iOS 9 reportedly to focus on stability more than new features

Following Apple's misadventures with iOS 8, this year's update to the mobile operating system will center more on stability and performance improvements, says 9to5Mac.

The successor to iOS 8 may be more concerned about stability and performance than new features. CNET

Apple may use iOS 9 to add greater stability and performance enhancements to its mobile operating system.

Expected to be unveiled at Apple's Worldwide Developers Conference in June, iOS 9 will come packed with a number of "under-the-hood" improvements, according to 9to5Mac, which cited info from anonymous sources. A "huge" focus reportedly will be more on squashing bugs, ensuring stability and tweaking performance rather than just throwing in a bunch of new features.

Assuming the report is true, it would be a welcome change from the usual strategy of just cooking up a host of new features. Apple bumped into a slew of technical troubles with iOS 8, released in September, that frustrated users and forced the company to keep issuing one update after another over the course of just a few months -- from iOS 8.0 to 8.1.3. The pace of iOS 8 adoption has been slower than that of iOS 7, possibly because of all the bugs and frequent updates. So the time may be ripe for Apple to pull back and roll out a more stable and bulletproof OS to address the complaints with iOS 8.

One issue that hampered iOS 8 adoption was the storage space required just to upgrade. iOS 7 users needed at least 5.7GB of free space to store and install the latest version, a limitation that wasn't fixed until version 8.1.3. For iOS 9, codenamed Monarch, Apple will strive to keep the size of both the OS and its updates more manageable, 9to5Mac said, a factor that should help users who have only 16GB of storage on their devices and are low on free space.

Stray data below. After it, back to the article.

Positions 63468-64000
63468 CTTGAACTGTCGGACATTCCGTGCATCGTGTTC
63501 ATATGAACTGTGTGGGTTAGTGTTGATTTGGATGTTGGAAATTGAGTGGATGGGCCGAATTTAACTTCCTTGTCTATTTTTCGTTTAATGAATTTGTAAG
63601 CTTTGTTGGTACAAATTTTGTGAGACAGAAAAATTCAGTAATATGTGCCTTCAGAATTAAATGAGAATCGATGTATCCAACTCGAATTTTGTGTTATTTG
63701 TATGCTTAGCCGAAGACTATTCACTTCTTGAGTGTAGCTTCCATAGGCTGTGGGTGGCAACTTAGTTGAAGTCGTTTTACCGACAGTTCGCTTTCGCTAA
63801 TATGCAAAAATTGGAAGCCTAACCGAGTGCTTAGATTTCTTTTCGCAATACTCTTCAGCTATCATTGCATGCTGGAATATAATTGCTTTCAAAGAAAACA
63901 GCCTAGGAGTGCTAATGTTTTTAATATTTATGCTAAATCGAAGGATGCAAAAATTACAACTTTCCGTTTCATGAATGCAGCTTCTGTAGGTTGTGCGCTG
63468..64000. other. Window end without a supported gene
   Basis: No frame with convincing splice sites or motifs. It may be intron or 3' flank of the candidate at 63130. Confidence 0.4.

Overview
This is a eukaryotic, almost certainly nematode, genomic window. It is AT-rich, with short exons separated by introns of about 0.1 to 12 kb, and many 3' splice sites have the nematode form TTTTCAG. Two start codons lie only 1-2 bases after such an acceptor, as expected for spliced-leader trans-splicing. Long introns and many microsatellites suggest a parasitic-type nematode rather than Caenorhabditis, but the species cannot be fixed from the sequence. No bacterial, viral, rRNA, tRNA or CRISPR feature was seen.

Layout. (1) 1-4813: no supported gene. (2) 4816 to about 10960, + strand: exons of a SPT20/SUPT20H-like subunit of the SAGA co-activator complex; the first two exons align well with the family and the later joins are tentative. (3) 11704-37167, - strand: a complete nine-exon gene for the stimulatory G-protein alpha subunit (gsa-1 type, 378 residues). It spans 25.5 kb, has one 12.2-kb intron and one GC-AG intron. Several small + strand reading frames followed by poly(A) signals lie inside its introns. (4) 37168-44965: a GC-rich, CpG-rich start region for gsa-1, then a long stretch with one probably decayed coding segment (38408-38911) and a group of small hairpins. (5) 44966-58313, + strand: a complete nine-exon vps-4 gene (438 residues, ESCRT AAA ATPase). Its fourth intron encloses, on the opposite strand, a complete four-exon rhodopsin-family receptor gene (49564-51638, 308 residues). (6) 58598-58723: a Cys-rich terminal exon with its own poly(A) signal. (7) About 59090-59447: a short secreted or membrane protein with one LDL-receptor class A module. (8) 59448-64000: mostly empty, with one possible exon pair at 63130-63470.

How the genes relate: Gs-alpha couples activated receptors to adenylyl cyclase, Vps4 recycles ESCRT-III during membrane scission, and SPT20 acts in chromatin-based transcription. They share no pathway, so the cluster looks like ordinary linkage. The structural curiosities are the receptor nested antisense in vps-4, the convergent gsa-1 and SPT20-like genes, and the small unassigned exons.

One key question: which devices will iOS 9 support? Each new version of Apple's mobile OS typically is incompatible with certain older models. For example, iOS 8 does not support the iPhone 4 and older iPhones, the fourth-generation iPod Touch and older models, and the original iPad. Apple also typically discontinues some older models as it rolls out new iPhones and iPads.

If the iPhone 5C, the original iPad Mini and the fifth-generation iPod Touch are given the boot later this year, then all of the devices in Apple's lineup would be running the 64-bit A7, A8 or A9 chips, according to 9to5Mac. That would ease iOS development for Apple and outside developers, another factor that could help better stabilize the operating system and overall environment.

An Apple spokesperson declined CNET's request for comment.

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